Sunday, on the 59th anniversary of the end of World War II, four Japanese government ministers visited Tokyo's Yasukuni Shrine. This Shinto site honors the nation's nearly 2.5 million war dead, but many of them are considered war criminals, including 14 people judged as "Class-A" war criminals.
Last week, Prime Minister Junichiro Koizumi said he would visit this symbol of his nation's past militarism next year, as he has done four times since taking office. As expected, China, which was brutally occupied by Imperial Japan, expressed outrage.
This diplomatic dust-up is just another sign of cooling ties between Asia's two economic giants.
The bilateral estrangement of China and Japan is not a trend that the US, Europe, and especially other Asian nations should underestimate.
China's eventual economic and political challenge to the world as a potential superpower is being played out now in its rough treatment of Japan. The underlying tensions between the two peoples erupted earlier this month in China during an Asian Cup soccer match that Japan won. Chinese fans heckled the Japanese players, cowed Japanese fans with historical insults, and forced officials to deploy some 6,000 police.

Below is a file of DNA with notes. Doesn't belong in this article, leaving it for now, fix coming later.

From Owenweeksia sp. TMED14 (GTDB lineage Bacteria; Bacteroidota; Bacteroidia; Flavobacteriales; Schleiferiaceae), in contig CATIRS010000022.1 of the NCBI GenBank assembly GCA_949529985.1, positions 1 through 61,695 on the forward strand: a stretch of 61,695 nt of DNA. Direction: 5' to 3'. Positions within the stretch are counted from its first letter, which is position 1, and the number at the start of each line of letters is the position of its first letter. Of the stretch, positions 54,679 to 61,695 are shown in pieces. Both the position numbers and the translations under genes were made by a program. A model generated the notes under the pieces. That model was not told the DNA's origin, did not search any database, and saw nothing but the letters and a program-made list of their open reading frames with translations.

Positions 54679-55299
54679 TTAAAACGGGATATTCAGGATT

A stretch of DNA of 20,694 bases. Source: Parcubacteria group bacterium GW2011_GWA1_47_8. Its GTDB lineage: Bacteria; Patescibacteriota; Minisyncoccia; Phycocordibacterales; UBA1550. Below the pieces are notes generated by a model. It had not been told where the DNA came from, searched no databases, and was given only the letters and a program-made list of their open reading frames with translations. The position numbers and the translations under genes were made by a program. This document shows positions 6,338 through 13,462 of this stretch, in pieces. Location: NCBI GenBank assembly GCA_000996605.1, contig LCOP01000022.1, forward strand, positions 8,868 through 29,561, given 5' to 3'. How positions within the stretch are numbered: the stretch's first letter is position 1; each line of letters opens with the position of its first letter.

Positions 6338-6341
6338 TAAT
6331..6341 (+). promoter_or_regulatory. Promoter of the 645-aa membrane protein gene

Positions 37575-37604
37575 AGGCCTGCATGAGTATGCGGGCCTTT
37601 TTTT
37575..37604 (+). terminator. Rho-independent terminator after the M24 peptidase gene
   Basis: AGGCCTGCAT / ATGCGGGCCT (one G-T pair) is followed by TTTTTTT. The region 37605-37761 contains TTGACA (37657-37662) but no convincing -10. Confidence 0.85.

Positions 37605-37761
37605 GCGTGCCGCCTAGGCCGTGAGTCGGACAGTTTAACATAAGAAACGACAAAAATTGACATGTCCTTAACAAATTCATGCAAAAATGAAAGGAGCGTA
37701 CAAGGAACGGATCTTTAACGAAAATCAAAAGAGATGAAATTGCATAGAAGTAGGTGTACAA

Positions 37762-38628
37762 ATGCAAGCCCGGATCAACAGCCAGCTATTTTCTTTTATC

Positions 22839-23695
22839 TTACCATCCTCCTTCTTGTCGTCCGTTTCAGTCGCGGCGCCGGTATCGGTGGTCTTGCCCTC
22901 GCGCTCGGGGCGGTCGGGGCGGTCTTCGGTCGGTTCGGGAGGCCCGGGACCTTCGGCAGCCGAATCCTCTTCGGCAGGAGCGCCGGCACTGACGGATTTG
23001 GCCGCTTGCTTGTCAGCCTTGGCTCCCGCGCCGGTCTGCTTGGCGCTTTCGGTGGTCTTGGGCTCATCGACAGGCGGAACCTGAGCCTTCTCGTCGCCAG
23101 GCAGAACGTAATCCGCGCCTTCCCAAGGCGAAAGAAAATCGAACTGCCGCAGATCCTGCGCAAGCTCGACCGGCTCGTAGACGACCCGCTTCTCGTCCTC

The two nations also recently sparred over several islands in the East China Sea that they both claim. And China was incensed last year when hundreds of Japanese "sex tourists" were caught with Chinese prostitutes. Beijing is also alarmed at Japan's steady drift to revive its military and Japan's adopting a US-made missile defense shield.
After years of trying to befriend China with huge loans, Japan has begun to realize that Beijing finds it useful to unify the Chinese behind the Communist Party by occasionally letting loose nationalist and historical resentments against Japan. That tactic also helps China win over other Asian nations in new alliances, sometimes at Japan's expense.
China, meanwhile, suspects that Japanese leaders are using the Chinese "threat" to rally domestic support in favor of ending Japanese pacifism.
Despite their booming $160 billion in trade, Japanese and Chinese leaders haven't done much to smooth relations. The usual exchange of leaders from years past hasn't taken place under Mr. Koizumi.
But just as Germany and France reconciled after World War II, eventually Japan and China will need to form a stable alliance.
Japan and South Korea set aside their bitter past in recent years to become closer, even cohosting the last World Cup. Beijing and Tokyo must soon get over their deep suspicions and create a stable and peaceful environment for Asia.